• Seeks to reduce the incentives and threat of litigation, which has encumbered half of the Forest Service’s forest management projects and has largely been filed by groups who have not been willing to participate in the collaborative process 
  • State wildlife managers should be given a more formal role in efforts to restore habitat that achieves wildlife population goals 
The bottom line is this legislation is the start of a push for much-needed forestry reform. 

Again, we encourage sportsmen and women to reach out to your representatives by calling (202) 225-2761 to speak with staff for one of the members of the committee below, and urge them to vote YES on H.R. 2647 prior to Thursday’s vote. 

Sincerely, 





David Allen 
RMEF President and CEO


Natural Resources Committee members:

Republicans
Rob Bishop, UT, Chair
Don Young, AK
Louie Gohmert, TX
Doug Lamborn, CO
Rob Wittman, VA
John Flemming, LA
Tom McClintock, CA
Glenn Thompson, PA
Cynthia Lummis, WY
Dan Benishek, MI
Jeff Duncan, SC
Paul Gosar, AZ
Raul Labrador, ID
Doug LaMalfa, CA
Jeff Denham, CA
Paul Cook, CA
Bruce Westerman, AR
Garret Graves, LA
Dan Newhouse, WA
Ryan Zinke, MT
Jody Hice, GA
Aumua Amata Coleman Radewagen, AS
Tom MacArthur, NJ
Alex Mooney, WV
Cresent Hardy, NV

Democrats
Raul Grijalva, AZ, ranking member
Grace Napolitano, CA
Madeleine Bordallo, GU
Jim Costa, CA
Niki Tsongas, MA
Pedro Pierluisi, PR
Gregorio Kilili Camacho Sablan, MP
Jared Huffman, CA
Raul Ruiz, CA
Alan Lowenthal, CA
Matt Cartwright, PA
Don Beyer, VA
Norma Torres, CA
Debbie Dingell, MI
Mark Takai, HI
Ruben Gallego, AZ
Lois Capps, CA
Jared Polis, CO

Thursday, June 4, 2015

Support for Hunting Remains High

A new survey indicates that Americans remain consistent in their support of hunting. Responsive Management conducted a scientific telephone survey in February and found that 77 percent of Americans strongly or moderately approve of hunting.

“Hunting is a way of life for many of us. Most Americans recognize and agree with that,” said David Allen, Rocky Mountain Elk Foundation president and CEO. “Hunting is conservation! It has a tremendous positive impact on wildlife and wildlife habitat.”

The findings continue a similar positive trend over the last two decades. Survey respondents expressed their approval of hunting to the tune of 75 percent in 2003, 78 percent in 2006, 74 percent in 2001, and 79 percent in 2013. Conversely, the overall disapproval of hunting continues to level off and even drop over the long run. According to survey data, the rate measured 22 percent in 1985 and just 12 percent in 2015 (see graph below).

The findings also suggest that Americans’ support for hunting is conditionally based on varying factors. Respondents overwhelmingly approved of hunting for meat, to protect humans from harm, for animal population control, for wildlife management and to protect property (see graph below).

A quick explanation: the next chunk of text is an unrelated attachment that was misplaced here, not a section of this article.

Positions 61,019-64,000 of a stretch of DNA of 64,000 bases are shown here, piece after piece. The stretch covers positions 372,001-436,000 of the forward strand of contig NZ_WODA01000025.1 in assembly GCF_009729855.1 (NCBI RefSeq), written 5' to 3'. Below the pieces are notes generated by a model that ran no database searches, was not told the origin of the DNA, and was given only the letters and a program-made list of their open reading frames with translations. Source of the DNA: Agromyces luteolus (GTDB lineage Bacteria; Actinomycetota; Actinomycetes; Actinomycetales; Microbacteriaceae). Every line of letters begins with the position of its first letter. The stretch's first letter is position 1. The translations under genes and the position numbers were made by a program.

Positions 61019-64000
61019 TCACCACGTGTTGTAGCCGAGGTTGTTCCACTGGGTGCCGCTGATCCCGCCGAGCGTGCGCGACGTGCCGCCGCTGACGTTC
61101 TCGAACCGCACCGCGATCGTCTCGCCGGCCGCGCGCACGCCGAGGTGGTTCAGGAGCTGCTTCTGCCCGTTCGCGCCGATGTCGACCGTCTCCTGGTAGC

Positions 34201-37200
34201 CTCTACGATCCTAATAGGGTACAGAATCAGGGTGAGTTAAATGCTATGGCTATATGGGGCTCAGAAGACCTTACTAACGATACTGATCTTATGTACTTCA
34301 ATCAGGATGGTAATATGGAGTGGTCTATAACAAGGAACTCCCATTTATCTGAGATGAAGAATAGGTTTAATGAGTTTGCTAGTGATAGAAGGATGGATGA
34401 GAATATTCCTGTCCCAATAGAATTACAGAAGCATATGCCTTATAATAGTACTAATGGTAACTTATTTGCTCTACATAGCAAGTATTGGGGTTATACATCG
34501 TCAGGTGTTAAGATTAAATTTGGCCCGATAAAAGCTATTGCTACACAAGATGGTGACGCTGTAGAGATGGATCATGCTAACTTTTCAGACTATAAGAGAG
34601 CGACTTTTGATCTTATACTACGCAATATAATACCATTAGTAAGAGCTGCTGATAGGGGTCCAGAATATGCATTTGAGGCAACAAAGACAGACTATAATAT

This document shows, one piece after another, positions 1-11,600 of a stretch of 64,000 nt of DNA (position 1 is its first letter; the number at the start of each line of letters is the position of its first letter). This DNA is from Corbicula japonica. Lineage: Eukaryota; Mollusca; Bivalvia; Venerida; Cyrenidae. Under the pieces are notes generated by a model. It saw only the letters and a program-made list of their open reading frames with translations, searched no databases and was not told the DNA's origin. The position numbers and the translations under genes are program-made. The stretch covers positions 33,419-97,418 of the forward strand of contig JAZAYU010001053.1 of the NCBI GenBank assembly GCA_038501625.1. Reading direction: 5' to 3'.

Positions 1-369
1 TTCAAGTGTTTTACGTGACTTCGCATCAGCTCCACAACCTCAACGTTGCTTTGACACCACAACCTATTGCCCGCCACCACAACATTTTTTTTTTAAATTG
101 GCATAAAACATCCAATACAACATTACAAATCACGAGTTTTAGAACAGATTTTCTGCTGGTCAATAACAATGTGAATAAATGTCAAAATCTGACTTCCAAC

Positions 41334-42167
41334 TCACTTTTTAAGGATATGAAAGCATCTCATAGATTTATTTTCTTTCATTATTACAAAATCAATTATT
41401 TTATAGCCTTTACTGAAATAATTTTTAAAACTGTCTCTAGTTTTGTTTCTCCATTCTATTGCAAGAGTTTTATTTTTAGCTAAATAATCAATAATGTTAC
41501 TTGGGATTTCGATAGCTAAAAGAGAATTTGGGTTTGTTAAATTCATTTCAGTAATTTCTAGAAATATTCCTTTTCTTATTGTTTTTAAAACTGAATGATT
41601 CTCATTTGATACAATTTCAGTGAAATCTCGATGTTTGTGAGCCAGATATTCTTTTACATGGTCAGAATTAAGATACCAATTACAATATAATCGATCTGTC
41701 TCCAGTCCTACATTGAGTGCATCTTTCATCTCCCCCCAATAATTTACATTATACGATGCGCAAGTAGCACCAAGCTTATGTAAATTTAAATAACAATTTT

Hunting approval varies considerably according to species with deer, wild turkey, small game, waterfowl and elk topping the list (see graph below). 


Data also points to the impact of the specific method of hunting in influencing overall approval or disapproval. More than half of the respondents approve of hunting with dogs but less than half support high-fence preserves, using special scents and hunting over bait among other choices (see graph below).


Other factors have a tendency to influence one’s opinion of hunting including where a person lives, their age, ethnicity, exposure to eating wild game and if they have a family member or friend that is a hunter.

Hunting and the shooting sports industry also fund America’s conservation efforts. Recent statistics show hunters and anglers generated $1.1 billion in 2014 which the U.S. Fish and Wildlife Service distributed to state and territorial agencies to support conservation and recreation projects.

“Hunting has a tremendous and measureable link to conservation. Hunters deserve to be proud of their contributions to wildlife, habitat and resource management,” added Allen.
  

Tuesday, June 2, 2015

Conserving Elk Country, One Click at a Time

Courtesy Warren Walker
One person can make a difference. Members and volunteers of Rocky Mountain Elk Foundation make a difference for elk and elk country every day. And when it comes to furthering RMEF’s mission of ensuring the future of elk, other wildlife, their habitat and our hunting heritage, one person can make a $25,000 difference with just the click of a mouse.

That’s because our conservation partners at Nationwide Insurance again invited RMEF to take part in its Preserve Your Passion contest. Outdoor lovers will have the opportunity to vote online for their favorite conservation effort. We would like to earn your vote. Here’s our pitch: 

Celebrating its fourth decade of ensuring the future of elk, elk country and our hunting heritage, the Rocky Mountain Elk Foundation conducted more than 9,300 projects to date, enhancing or protecting more than 6.6 million acres of habitat. Along the way, RMEF also opened or secured public access to 769,302 acres for hunters and others to enjoy. In addition, RMEF helped restore elk to their native range in six states and helped protect winter and summer ranges, migration corridors, calving grounds and other crucial areas for elk and a vast array of wildlife. 







The competition begins on June 2, 2015, and runs through June 30. You can vote one time per day.

Go HERE and make sure you click on the RMEF logo before casting your vote for the Rocky Mountain Elk Foundation. Fill in your personal information on the right and click the "Submit Your Vote Now" button.

Here’s the breakdown of prize money:
  • $25,000 grand prize
  • $10,000 runner-up 
  • $5,000 third place 
  • $2,000 to all other participants 
Last year, RMEF finished in a tie for second place and received a $5,000 donation from Nationwide. 

As always, thank you for your continuing support!